The trafficking of humans


A few weeks ago, 69 Vietnamese victims of human trafficking were found in the Philippines. These migrants had been brought from Vietnam by a syndicate two at a time on a tourist visa and made to work for three years on low wages or none at all by human traffickers. They were then abandoned by their gang-masters, declared as indigents and deported.

The Philippines is now a destination for low-paid and victims of slave labor as if the country didn’t have enough problems by itself.

There is significant human trafficking from the Philippines to South Korea using E6 visas. Many Filipinas are also taken to Japan as entertainers. What happens to the thousands of young women there is anybody’s guess.

The Philippines is doing more to combat the trade in persons and has finally reached the US Tier 1 status. It is among the top 39 countries that met the US minimum standards of the Trafficking Victims Protection Act. The country made this achievement in 2016 after many years of being on the Tier 2 Watchlist. At one stage a few years ago, the Philippines was on the verge of dropping to Tier 3, which meant a very low standard of compliance indeed.

The Trafficking in Persons Report for 2016 issued for every country by the US State Department states that being on Tier 1 does not mean that there is no human trafficking, just that the government is meeting the minimum standards.

But the sex trade is a growing problem as it expands in towns and cities. Following the successful raids carried out by the Preda Foundation, social workers and the National Bureau of Investigation on sex bars and clubs in Subic and Olongapo, a legal case is still ongoing against an American accused of human trafficking and child abuse.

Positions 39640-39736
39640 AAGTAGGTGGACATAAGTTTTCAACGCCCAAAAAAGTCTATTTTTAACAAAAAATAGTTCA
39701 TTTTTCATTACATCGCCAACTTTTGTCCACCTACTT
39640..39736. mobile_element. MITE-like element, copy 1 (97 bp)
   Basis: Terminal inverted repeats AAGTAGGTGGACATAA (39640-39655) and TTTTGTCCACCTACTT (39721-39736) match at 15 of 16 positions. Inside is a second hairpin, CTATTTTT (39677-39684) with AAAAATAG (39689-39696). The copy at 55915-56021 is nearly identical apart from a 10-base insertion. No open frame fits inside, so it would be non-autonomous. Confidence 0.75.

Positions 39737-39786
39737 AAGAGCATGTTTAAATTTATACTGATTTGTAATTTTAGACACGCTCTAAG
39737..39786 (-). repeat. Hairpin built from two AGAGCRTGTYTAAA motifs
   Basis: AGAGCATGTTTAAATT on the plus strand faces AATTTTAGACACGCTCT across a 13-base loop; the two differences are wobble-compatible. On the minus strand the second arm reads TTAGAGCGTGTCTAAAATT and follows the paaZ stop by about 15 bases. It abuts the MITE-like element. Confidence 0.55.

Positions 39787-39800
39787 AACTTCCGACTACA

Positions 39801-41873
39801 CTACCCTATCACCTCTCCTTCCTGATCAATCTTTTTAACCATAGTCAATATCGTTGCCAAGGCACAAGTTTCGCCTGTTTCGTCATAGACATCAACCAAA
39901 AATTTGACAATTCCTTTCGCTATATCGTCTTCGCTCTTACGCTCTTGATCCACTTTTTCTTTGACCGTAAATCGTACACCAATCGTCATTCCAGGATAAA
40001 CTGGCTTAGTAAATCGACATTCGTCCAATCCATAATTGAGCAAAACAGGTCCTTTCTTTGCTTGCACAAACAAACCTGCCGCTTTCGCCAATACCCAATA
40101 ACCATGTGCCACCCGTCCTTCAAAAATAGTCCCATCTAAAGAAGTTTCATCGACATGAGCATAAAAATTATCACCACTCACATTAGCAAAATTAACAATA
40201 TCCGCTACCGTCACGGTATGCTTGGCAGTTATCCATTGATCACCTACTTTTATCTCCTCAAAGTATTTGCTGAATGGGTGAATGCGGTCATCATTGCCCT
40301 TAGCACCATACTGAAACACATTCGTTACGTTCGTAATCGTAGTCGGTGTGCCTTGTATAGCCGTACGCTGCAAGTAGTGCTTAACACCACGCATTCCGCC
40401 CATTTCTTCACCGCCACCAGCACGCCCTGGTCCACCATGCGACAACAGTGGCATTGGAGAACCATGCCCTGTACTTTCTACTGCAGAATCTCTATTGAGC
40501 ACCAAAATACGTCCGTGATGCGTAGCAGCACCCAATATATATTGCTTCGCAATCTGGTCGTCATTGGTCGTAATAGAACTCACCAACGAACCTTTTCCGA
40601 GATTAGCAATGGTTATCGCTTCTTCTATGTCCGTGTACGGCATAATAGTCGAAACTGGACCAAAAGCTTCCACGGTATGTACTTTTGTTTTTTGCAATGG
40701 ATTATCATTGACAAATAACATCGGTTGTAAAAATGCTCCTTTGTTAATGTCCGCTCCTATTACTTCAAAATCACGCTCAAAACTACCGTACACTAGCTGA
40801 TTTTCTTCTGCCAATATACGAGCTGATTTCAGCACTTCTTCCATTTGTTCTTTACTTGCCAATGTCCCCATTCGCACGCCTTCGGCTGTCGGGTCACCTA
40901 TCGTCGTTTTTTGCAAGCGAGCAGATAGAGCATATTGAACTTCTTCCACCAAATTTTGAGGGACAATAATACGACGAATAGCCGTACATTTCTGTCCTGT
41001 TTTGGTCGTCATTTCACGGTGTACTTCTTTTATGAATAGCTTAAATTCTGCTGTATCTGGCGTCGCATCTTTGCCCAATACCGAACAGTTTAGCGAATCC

In that raid a few years ago, retired Australian federal police did surveillance posing as tourists. They were able to identify the customers and the operator. Fifteen minors and young girls were rescued from a sex bar and a sex hotel. About 12 sex bars were padlocked.

But not all the girls want to be “rescued’ although many are victims of human trafficking.
Many were convinced that being in the sex trade is the only thing they are fit for. Most of these girls were conditioned and coerced. Some are drug dependents. Others stay on for fear of being jailed for non-payment of debts.

They borrow money from the club owner to buy drugs and seldom can they pay off their debt, burying them deeper in debt bondage. The young girls seldom have any money left for themselves. The club or bar owner or the pimp give them little.

The girls have to pay for food and a bed space in a dorm at the back of the sex bar. They buy drugs to make life bearable. When they do pole dancing, they have to pay for an ID card with a number and a bikini. The customer calls them out by number if he wants them. It is just a flashy nightclub scene, a glitzy gallery of persons for sale. In that respect, it is like the slave traders of old presenting the slaves for hire or for sale.

Over a thousand young girls are available in the streets and clubs of Fields Avenue, Angeles City. These girls are trafficked from the poorer provinces of Samar and Leyte. Others are runaways from Manila.

Many have been sexually abused in their own homes as young girls and had run away and ended up in the control of a pimp who sells them to a sex bar.

The minors, those under 18, cannot by law work in a sex bar. But many use fake documents or the birth certificate of an older cousin or sister. In one video made on Fields Avenue by ABC New York, a woman offered her 14-year-old niece, a virgin, she said, to the undercover reporters. The girls have no alternative and do not see a way out. Some cannot imagine a better life. They live abandoned and hopeless. That’s why early intervention to help the vulnerable abused child is the best form of prevention of human trafficking.

Prevention is just as important as rescue and healing of the victims. When government works with civil society, the best results are seen. A Preda Foundation human rights education team holds lectures for government officials, parents and teachers and hotel staff on the anti-trafficking and child protection law and trains them how to report and prevent human trafficking.

Behind efforts to save and help abused children is the advocacy for the equality, rights and dignity of women and children. This is at the heart of the campaign to stop sex trafficking and human degradation. We must stand up for these people and protect inalienable human rights.


Please follow our commenting guidelines.

Comments are closed.